Dance in South Africa

There are not many countries worldwide with a wider gap between the rich and poor, as in South Africa. The testimony of more than 50 years of Apartheid is perceptible everywhere and still visible in many places. South Africa still has a long way to go, to become a democratic nation with the same chances/opportunities and respect for all its citizens. Especially since, the financial and economic resources are almost still under the control of the white minority. The education of the poor black African communities is often only very basic and illiteracy is far too high. At the same time one can find a very well educated upper class in big cities. A small group of professionally and economically successful black and coloured people were able to benefit at the end of Apartheid. The huge majority of the non-white population still live in the Apartheid system designed "Townships" and who have no proper job and no real perspectives.

Amongst many others artists too, are trying to contribute something to overcome the big differences between rich and poor, black and white. The official and nationally supported cultural life during the Apartheid years was in fact European or American culture and mostly white artists were performing for a white audience. But there was and is, for many years an African (black) underground culture scene that was sometimes internationally very successful (e.g. musical "Sarafina"). South Africa has both, a strong European as well as an African cultural life and tradition. These are the base of a very interesting and sometimes explosive mixture that is searching for an artistic expression of the gap between a highly developed consumer's world and the traditional life of African communities and their rituals.

The "dance city" in South Africa is Johannesburg. An important number of dancers and choreographers are living in Johannesburg. It is also the home of the annual Dance Umbrella Festival, which shows new work of South African choreographers and also invites international companies. Johannesburg is one of the most dangerous cities in the world. It consists of so many different neighbourhoods like downtown Johannesburg, the business centre, all around, you find everything in the range of Soweto (South Western Township); a ocean of so called "matchbox houses" and Sandton where the upper class hang out in huge shopping malls. This enormous differences between poor and rich create extreme tension. It is on the one hand the reason for the exorbitant high criminal rates but on the other hand it is expressed through the cultural life of the city.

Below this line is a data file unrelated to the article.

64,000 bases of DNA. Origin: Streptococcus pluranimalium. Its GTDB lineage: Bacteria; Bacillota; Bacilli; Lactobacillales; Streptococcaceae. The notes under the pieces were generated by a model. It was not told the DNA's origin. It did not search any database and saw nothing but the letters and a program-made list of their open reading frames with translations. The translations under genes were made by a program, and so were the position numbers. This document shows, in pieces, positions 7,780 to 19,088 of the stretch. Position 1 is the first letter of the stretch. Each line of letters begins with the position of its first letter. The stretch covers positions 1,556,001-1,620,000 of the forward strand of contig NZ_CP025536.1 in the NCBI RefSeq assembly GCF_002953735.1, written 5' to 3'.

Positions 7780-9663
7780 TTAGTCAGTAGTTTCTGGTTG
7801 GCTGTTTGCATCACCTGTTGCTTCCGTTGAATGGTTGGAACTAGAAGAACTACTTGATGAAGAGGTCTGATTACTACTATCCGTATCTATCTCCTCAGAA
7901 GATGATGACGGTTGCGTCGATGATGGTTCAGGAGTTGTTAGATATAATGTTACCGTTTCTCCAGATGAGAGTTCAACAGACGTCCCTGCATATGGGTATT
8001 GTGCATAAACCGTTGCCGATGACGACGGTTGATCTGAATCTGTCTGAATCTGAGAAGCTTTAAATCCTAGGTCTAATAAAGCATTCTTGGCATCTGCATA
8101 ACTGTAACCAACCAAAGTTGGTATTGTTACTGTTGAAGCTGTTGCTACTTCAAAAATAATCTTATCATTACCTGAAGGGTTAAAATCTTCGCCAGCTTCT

One of the most important supporters of young black dancers and choreographers is the company "Moving into Dance". Sylvia Magogo Glasser founded it in 1978 as "non-racial" dance company. Through the years they developed their unique "Afro-Fusion" stile. The company tours world-wide and is currently directed by Vincent Sekwati Koko Mantsoe, one of the most talented choreographer's in South Africa.

Almost all the companies, dancers and choreographers are involved in volunteer work (mostly teaching and performing in less privileged communities). Established companies like Moving into Dance, Soweto Dance Theatre, and Ballet Theatre Afrikan in Johannesburg or Jazzart in Cape Town, most of them founded during Apartheid years by white choreographers and teachers have similar structures. They are active on three levels:

  • The professional dance company is performing in and outside South Africa. All the time keeping a high technical and artistic level and keeping itself remarked throughout their home cities.
  • Each company offers a training program, sometimes a real dance formation. It is providing young dancers for the company. At the same time they give many poor and less privileged children the possibility of learning and spending their free time in an intelligent way. The support of those young dancers goes often far beyond dance training. The Cape Town based company Jazzart (director: Alfred Hinkel) provides with a small scholarship, for company members with a regular salary, basic skills and support for every day life, helps them to find a accommodation outside the townships, offered life skills training that enhances their health and eating habits. Many companies offer repetition lessons in reading, writing, English and mathematics. 200 young boys and girls between 14 and 17 applied at the last audition of Jazzart to be part of the dance formation program. 15 of them are accepted.